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US trade gap rises to $44.4 billion as virus slams commerce

In March, the United States ran a $21.2 billion surplus in the trade of services such as tourism and banking.

WASHINGTON — The U.S. trade deficit rose in March as the coronavirus outbreak battered America's trade with the world.

The gap between what the United States sells and what it buys abroad rose 11.6% in March to $44.4 billion from $39.8 billion in February. U.S. exports fell 9.6% to $187.7 billion on plunging orders for cars, auto parts and industrial machines. Imports fell 6.2% to $232.2 billion.

Total trade — exports plus imports — came in at $419.9 billion in March, down 7.8% from February and 11.4% from March 2019.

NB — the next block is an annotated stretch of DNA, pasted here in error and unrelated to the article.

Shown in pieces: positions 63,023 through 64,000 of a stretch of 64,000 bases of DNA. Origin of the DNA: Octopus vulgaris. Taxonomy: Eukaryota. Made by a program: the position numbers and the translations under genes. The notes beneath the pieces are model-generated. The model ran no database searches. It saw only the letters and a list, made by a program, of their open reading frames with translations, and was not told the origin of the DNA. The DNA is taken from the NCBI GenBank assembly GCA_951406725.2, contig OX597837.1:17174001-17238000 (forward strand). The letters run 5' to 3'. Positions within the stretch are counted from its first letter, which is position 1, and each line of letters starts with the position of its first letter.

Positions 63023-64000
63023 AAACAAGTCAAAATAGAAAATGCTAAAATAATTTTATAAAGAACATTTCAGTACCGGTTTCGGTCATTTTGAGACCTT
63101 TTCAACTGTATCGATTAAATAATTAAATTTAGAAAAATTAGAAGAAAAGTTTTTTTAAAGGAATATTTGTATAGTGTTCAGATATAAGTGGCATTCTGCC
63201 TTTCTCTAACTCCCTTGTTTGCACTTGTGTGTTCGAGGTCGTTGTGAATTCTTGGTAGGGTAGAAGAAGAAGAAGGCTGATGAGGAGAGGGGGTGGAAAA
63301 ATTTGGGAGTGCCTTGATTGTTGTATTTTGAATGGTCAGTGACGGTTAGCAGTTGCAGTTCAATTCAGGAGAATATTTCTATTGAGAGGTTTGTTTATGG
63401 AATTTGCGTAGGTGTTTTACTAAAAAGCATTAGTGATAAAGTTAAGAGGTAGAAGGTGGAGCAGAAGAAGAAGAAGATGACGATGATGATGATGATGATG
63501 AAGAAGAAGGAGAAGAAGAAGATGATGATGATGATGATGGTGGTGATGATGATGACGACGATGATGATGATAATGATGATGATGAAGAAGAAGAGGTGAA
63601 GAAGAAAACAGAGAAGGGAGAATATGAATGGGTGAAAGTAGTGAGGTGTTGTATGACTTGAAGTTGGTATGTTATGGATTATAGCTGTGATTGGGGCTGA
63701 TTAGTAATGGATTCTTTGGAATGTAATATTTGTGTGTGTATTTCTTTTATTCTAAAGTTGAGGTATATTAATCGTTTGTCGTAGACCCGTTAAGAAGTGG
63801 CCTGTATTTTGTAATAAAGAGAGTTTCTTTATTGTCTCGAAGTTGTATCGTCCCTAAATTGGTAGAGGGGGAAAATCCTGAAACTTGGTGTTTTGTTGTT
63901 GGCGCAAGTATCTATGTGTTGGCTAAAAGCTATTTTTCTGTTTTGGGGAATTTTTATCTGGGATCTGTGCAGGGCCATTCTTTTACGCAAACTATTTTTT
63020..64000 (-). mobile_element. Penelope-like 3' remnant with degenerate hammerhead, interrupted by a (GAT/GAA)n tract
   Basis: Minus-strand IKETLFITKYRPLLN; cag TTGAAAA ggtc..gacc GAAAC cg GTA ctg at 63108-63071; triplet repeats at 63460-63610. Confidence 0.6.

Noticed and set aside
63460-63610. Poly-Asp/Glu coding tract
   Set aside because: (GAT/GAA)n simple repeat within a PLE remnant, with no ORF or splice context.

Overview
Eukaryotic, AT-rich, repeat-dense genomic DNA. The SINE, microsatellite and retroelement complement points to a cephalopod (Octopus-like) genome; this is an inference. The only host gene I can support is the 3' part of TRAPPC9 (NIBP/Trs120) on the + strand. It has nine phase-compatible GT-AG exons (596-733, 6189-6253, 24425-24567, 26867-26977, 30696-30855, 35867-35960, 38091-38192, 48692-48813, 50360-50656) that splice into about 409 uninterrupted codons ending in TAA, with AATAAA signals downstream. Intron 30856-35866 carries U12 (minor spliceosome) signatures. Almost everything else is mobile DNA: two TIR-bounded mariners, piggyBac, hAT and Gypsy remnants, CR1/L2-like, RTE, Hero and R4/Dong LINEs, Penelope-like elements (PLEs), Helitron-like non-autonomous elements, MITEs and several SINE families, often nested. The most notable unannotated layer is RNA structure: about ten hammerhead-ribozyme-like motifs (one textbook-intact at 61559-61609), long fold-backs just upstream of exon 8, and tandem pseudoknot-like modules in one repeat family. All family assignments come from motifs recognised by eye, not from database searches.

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The politically sensitive deficit in the trade of goods with China fell 21.3% to $15.5 billion in March as exports rose slightly and imports fell.

The coronavirus and the lockdowns and travel restrictions meant to contain it have hammered the world economy and paralyzed global trade.

In March, the United States ran a $21.2 billion surplus in the trade of services such as tourism and banking. But it registered a $65.6 billion deficit in the trade of goods such as cars and appliances.

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Credit: Getty Images/iStockphoto
Aerial view cargo ship terminal, Unloading crane of cargo ship terminal, Aerial view industrial port with containers and container ship.